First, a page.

Although Curtis is the best thing about the film, Peck seems right as the reflective, patient Newman who battles the army in order to do the best for his charges. Robert Duvall, Bobby Darin, and Eddie Albert are the patients whose stories are fully developed in the movie and all three are really good in their parts. Angie Dickinson is pretty and believable as Newman's nurse, whom he recruits in order to give the ward's patients a good looking woman to inspire them. Create your own tribute to Curtis by including this film in an evening's entertainment.
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11 of 12 people found the following review helpful
on November 24, 2004
This film is an excellent mix of drama and comedy, loaded with pathos. Gregory Peck looks and acts like a wooden board (doen't he always?), but in this particlualr role his normally drab persona actually fits. While admittedly funny, Tony Curtis goes a bit over the top by portraying Corporal Liebowitz in a stereotypical Jewish vein. Eddie Albert is excellent. But the actor who shines brightest is Bobby Darin, who was nominated for an Academy Award for his role in this film. As shellshocked flier Jim Thompkins, Darin peforms as admirably as he did in "Pressure Point." He was a great talent, alleged histrionics and all. Try picturing the inanimate Peck or the Brooklynese Curtis (who, in dramtic roles never came off as believable) playing Thompkins in the sodium pentathol scene and you'll quickly realize how versatile Darin was as an actor and entertainer.
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7 of 7 people found the following review helpful
Unlike others who describe it as "mawkish," I thought it well-played and compelling.
Bobby Darin's part has been described as overplayed, and it may have been. If so, It did not detract, and in fact extra histrionics was called for by the part he played, to make the story believable.
This was a film about a psychiatric ward in a Western desert (Arizona) military hospital during the Second World War, filled with Army Air Corps veterans and their problems, mostly caused by the stress of combat in both the European and Pacific theaters.
Captain Newman (Gregory Peck), was the hero. Angie Dickinson and Tony Curtis did a superb job supporting, and Eddie Albert--an actual WWII combat hero-- and others did a great job as well. This one came out in 1963, and was greeted with critical acclaim at the time of its release.
One flaw--not a serious one--in Albert's part (Colonel Bliss) is the suggestion that he would receive a medical discharge. A bird colonel, almost certainly a professional, in the real world would have received a physical evaluation board's recommendation, and been granted temporary disability retirement, followed five years later by re-evaluation and permanent retirement. I did. The services treat their people better than simply dumping them. The explanation involving such a development would, no doubt, have been too time-consuming for mere movie entertainment.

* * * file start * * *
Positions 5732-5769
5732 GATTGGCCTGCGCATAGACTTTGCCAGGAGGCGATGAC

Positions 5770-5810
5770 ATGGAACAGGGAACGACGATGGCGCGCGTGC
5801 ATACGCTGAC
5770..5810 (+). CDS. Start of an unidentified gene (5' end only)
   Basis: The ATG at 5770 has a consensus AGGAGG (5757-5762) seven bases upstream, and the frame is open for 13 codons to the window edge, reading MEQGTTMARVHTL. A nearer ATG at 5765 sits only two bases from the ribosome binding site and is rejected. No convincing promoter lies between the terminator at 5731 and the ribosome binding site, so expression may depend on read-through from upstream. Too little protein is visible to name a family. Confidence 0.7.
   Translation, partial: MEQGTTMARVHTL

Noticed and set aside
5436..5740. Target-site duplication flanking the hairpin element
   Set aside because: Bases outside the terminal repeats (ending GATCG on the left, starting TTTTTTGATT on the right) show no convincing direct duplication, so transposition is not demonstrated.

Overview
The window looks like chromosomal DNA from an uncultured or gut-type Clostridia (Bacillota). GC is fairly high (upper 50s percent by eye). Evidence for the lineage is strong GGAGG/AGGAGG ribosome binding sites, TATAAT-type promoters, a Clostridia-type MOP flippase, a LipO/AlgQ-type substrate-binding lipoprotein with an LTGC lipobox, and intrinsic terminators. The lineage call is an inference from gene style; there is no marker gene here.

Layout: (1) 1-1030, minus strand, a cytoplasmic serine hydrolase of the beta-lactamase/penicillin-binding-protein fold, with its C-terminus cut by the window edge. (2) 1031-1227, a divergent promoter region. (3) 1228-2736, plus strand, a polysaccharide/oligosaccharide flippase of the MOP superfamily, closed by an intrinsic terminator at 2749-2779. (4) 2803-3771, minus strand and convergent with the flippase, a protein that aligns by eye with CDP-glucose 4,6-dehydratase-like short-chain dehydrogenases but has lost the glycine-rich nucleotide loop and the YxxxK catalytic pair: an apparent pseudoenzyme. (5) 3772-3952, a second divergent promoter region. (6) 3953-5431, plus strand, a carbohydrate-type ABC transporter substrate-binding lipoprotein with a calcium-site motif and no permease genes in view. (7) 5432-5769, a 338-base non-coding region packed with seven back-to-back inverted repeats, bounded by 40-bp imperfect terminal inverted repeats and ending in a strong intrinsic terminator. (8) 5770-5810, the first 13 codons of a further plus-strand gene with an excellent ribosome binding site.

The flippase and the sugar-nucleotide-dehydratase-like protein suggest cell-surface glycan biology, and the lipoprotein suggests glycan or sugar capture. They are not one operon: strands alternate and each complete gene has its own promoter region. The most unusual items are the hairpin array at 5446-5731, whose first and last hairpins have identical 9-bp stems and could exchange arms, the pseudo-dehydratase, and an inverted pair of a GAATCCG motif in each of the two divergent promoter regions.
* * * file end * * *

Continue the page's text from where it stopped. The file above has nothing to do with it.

Also, from the script it would seem that they relied on sodium pentothal ("flak juice") a lot in those days. It was, of course, used as a "truth serum" (and still is), but is also a widely used general anaesthetic in major surgery. I wonder whether it was as widely used as described, in psychiatric cases. I often wonder how accurate such details are in describing the reality of history. No doubt much would depend upon the dosage.
This was an entertaining film, and no doubt conveyed some truth.
Joseph (Joe) Pierre

author of Handguns and Freedom...their care and maintenance
and other books
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8 of 8 people found the following review helpful
on May 29, 2003
This is a fantatic movie which couples great acting, writing and direction.The movie is one of the reasons that my uncle is a psycologist and the fact that it is not on DVD is a total suprise to me. Please find a way to get this on DVD where it belongs.
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6 of 6 people found the following review helpful
This is a really enjoyable movie with good performances. I don't think they could get a cast like this together nowadays withount conflict on the set. Gregory Peck is as good as ever playing the title role. Tony Curtis is hilarious in a suuporting part. Angie Dickinson never looked better. Bobby Darin was up for an Oscar for his protrayal of a deeply trouble airman. I think the best performance goes to Eddie Albert as the troubled military staffer. Also, Robert Duvall puts in a fine show. It is fun and serious and extremely watchable.
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5 of 5 people found the following review helpful
on August 25, 2010
I thought this was a great movie, especially as it deals with the topic of mental and emotional stress in war time. The acting was excellent. I especially enjoyed the antics of Tony Curtis, his down-to-earth, sincere, and practical relationship with the patients. And Gregory Peck delivered a wonderful performance as Captain Newman. I enjoy all of Peck's movies, and this one is no exception!